A long time ago, I heard a poet (Jim Hazard, of Milwaukee) say that he was walking down the street one day and he saw three yellow pillows sitting in a window. It struck him as beautiful, as things sometimes do, and at that moment he envied painters, because if he were a painter he could just(!) paint a picture of it and it would speak for itself. He wouldn’t have to explain it.
I was walking down an alley in my town the other day, an alley I often walk down, and a girl I often see playing outside her house was looking out of one the windows. She was wearing a green mask. I don’t know why. I don’t need to. Sometimes you see something that doesn’t need any help from words to be a picture.
At the last minute, his mother needed a ride into town. The back seats had been folded down to load up the car with all of Frank’s stuff, but the stuff had been loaded loosely, so he was able to push out a space for himself and let his mother ride up front. It was only a twenty minute ride. They would drop her off and then he would move back to the seat in front and he and his dad would continue on, four hours farther, for his freshman year in college.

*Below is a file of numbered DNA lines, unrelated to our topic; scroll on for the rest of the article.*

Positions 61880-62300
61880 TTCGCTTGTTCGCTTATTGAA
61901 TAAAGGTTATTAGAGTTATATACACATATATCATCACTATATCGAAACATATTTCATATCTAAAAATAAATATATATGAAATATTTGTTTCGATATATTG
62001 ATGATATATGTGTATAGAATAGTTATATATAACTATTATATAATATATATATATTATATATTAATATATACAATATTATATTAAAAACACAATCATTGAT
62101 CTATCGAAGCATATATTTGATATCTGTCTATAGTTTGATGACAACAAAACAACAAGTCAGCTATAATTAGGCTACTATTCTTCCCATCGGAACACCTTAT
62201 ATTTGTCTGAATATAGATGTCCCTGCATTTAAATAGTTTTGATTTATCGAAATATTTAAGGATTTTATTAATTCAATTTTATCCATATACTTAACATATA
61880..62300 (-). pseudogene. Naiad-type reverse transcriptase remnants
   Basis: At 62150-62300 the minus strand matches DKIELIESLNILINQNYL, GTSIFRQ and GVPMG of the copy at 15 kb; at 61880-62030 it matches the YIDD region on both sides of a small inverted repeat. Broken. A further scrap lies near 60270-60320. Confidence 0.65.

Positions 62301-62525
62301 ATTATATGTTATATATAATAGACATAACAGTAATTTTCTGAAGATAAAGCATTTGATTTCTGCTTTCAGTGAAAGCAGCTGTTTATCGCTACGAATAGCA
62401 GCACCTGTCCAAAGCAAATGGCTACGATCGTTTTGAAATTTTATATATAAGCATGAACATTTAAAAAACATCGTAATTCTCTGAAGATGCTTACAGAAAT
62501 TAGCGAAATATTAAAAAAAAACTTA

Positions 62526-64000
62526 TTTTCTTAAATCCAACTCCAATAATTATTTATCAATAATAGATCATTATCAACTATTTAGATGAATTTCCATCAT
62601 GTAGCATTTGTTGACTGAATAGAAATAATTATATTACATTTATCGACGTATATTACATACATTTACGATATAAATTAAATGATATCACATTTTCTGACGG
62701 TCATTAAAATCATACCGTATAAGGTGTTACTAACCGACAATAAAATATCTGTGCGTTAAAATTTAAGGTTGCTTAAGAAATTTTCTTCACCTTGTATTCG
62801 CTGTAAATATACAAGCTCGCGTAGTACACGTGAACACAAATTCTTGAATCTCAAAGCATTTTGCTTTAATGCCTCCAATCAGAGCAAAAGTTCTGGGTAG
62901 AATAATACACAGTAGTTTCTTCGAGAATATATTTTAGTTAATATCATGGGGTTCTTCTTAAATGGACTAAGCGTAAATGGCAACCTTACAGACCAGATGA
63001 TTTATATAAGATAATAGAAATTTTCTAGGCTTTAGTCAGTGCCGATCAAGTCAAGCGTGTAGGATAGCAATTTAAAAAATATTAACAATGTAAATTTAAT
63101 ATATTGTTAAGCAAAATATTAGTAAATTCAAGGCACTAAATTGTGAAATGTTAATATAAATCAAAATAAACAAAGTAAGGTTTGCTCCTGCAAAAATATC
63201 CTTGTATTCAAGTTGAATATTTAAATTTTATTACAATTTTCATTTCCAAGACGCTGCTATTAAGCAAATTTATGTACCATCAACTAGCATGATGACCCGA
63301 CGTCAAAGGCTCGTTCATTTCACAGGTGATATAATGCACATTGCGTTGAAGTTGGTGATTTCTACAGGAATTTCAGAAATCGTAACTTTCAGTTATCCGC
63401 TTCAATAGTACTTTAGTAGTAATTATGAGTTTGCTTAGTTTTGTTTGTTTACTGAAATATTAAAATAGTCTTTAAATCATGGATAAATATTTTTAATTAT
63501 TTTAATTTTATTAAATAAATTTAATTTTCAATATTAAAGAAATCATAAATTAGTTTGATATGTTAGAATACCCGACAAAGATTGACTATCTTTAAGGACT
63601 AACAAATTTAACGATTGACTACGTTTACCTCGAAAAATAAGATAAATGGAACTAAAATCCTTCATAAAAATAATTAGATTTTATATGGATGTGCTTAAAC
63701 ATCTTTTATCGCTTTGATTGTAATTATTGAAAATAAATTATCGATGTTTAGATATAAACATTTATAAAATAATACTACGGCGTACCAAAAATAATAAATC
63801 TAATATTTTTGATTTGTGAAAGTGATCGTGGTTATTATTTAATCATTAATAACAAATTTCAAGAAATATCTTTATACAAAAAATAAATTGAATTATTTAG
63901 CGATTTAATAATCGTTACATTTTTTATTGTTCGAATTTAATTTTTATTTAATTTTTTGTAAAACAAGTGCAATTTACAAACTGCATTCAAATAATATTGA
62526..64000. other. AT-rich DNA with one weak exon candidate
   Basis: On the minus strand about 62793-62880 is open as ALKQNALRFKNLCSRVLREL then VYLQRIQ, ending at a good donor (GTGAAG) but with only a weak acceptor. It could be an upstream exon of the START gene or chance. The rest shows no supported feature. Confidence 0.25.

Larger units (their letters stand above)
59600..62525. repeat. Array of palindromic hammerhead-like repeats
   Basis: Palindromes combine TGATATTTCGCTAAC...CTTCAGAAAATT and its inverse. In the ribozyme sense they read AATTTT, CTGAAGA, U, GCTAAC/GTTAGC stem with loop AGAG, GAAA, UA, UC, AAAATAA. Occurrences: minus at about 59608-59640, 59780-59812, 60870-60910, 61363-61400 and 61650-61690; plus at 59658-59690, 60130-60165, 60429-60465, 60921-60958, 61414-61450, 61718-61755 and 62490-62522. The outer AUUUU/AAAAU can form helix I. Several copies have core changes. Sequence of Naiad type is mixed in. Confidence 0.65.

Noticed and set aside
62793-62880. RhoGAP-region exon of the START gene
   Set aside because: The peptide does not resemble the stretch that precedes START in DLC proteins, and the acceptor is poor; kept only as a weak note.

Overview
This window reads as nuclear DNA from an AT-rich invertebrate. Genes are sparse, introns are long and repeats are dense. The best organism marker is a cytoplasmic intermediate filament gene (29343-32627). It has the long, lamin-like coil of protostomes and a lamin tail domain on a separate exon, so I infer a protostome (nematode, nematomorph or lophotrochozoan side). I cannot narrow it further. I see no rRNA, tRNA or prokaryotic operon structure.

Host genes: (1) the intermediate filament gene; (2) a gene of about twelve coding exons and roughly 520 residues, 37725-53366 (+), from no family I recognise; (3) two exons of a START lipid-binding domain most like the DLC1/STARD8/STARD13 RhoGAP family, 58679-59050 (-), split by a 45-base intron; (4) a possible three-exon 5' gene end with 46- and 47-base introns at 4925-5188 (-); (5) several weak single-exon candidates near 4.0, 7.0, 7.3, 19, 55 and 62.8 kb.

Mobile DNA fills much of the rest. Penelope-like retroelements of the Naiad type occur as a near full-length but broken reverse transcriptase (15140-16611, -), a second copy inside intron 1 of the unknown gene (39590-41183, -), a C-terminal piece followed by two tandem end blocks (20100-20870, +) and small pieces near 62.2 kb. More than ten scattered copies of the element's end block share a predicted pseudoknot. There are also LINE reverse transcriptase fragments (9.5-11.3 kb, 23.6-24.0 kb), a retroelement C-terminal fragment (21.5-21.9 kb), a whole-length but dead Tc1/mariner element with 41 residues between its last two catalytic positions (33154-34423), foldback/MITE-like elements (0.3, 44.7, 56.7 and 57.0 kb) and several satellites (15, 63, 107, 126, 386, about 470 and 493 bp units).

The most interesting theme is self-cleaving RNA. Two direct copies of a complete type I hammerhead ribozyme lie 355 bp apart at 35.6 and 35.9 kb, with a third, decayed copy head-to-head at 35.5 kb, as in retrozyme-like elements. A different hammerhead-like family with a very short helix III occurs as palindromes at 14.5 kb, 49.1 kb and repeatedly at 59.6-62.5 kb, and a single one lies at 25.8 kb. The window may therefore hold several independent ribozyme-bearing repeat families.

Wedged in among his possessions, he watched his hometown recede into the distance and disappear. This seemed significant. And it seemed significant that he was facing backwards. Was it ironic? No, that wasn’t it. Was it a metaphor?
He mentioned it and his mother (guess who) said, “Symbolic, maybe?”
What is it when the literal and the figurative are the same? Maybe it’s just “life.” You feed yourself, you feed yourself. What does it mean? Most of the time, it means you were hungry. And now you’re not.
But maybe the backwards ride was an unofficial ceremony. Goodbye, childhood.
We reached town. Frank and I climbed out of the car and hugged, the official “I am still your mom and I always will be/I love you and-but here I go, off to college” ceremony. Duly observed by two guys across the parking lot as well as the dad inside the car.
The car pulls away. The mom stands there waving as she is supposed to, as she wants to. The car turns a corner and is gone. The boy goes off to college. The mom buys a ceremonial latte and walks down the street.